For many investors and developers, having a project that goes over-budget, or takes longer than expected is a rite of passage. As a statistic the number of projects that go awry far outstrips those that go well, so how do you minimize the risks?
I have carried out 100’s of refurbishment projects and to this day have rarely had major issues, so here are my top 10 tips for working with contractors.
1. Value Time
If you value your time then you should value other people’s time too. A contractor is going to have to do a significant amount of work in order to properly price up a project, so if necessary pay them for an itemized quote, or for making additional site visits pre-project. In doing this you are showing respect. Respect is a good place to start a relationship.
2. Have a Plan
Whatever Project you’re doing, if you don’t have a detailed plan then your contractor will have to fill in the gaps…and that’s the last thing you want. A proper plan should clearly show where furniture is going to be positioned, where sockets and lights are going and if you are moving or adding walls, measurements need to be exact. A plan will give both you and a contractor a simple reference point.
3. Create a Schedule of Works
It is highly unlikely you are going to receive a fully itemized quote from a contractor, and yet without one, you can’t agree on payment terms. A schedule of works acts as an itemization of a project and the contractor can then quote on the items on the schedule. So voila, an itemized quote. Any contract between you and the contractor can be based on an agreed schedule.
4. Reference Your Contractor
We all reference tenants and yet the time and money lost through the employment of an unprofessional or rogue contractor can be far higher. So reference your contractor. Visit a current project, talk to at least two previous clients.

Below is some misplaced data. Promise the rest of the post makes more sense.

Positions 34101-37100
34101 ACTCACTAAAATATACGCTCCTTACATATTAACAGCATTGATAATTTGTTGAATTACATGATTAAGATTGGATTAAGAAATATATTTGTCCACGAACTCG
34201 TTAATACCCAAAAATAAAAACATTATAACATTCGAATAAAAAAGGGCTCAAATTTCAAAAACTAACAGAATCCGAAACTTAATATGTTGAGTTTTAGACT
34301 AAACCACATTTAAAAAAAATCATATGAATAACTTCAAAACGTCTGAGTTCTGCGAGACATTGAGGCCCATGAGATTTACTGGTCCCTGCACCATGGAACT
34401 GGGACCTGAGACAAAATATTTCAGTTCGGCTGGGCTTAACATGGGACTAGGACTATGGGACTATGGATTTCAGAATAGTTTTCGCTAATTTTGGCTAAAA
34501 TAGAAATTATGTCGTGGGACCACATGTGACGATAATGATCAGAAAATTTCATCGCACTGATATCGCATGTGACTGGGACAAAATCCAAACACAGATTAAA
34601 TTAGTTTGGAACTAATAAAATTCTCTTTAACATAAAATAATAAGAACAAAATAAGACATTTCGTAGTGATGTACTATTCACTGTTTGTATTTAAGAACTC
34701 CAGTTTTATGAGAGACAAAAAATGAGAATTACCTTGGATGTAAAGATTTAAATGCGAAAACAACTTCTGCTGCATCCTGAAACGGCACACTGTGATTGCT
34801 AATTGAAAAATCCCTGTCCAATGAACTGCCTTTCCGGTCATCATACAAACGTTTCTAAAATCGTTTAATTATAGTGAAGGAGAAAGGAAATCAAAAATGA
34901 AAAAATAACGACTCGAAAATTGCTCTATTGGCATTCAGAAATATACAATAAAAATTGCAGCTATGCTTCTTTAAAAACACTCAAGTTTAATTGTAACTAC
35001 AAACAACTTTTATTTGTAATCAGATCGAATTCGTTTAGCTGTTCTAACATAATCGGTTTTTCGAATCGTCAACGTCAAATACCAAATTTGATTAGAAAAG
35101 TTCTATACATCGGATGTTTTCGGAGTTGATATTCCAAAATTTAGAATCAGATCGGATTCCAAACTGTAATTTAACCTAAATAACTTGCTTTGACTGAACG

5. Be a Good Boss
Think about what makes a good boss… being positive, decisive, constructive and kind, while also being firm and professional. A boss doesn’t just bark commands and then retire into a back office until a project is complete. A boss addressed issues quickly and knows what they want from their staff. A contractor works for you and you are the boss. If you are a weak manager you will lose the respect of your employees.
6. Don’t Necessarily Go for the Cheapest Quote
If you don’t have a Schedule of Works quite often the cheapest quote doesn’t include the things you are expecting, so it’s actually more expensive than you think. The cheapest quote often ends up costing way more than the more expensive quotes you avoided to try and save money in the first place.
7. Make Sure Your Contractor is Suitably Qualified
Many projects require more skilled labor, Periodic electrical inspections, asbestos checks, a/v wiring, un-vented cylinders for en-suite bathrooms, fire alarms, security systems, building regulations advice, even interior design, they all require a level of experience and expertise. If a contractor is advising you, are they qualified to do so? If not, then their advice should not be taken and you should seek the advice of someone more appropriate.
8. Visit the Site Regularly
Once work starts you should go to the site at least once a week, preferably twice. When you go, send a text before you are setting off to check whether someone is on site and ask if anyone wants a McDonalds or Tea/coffee. A site visit is an opportunity to build rapport and to actually check if the contractor is on-site working.
9. Agree a Payment Schedule
Prior to work starting you should sit down with a contractor and agree stages at which payments are invoiced. These stages should be points at which certain works have been completed. Never pay someone on a daily rate, agree a price for works, then schedule payments for works completed, only release funds once works have been done.
10. Network to Find Your ‘Power Team’
It’s so much easier to meet the people you need if you network. I’ve been to countless property meetings and often find building contractors in attendance. If you meet a contractor then take the time to say hi and take their card, you’ll probably need it. When you do eventually call you will probably find many of them will be too busy, so make sure you make contact with as many contractors as possible.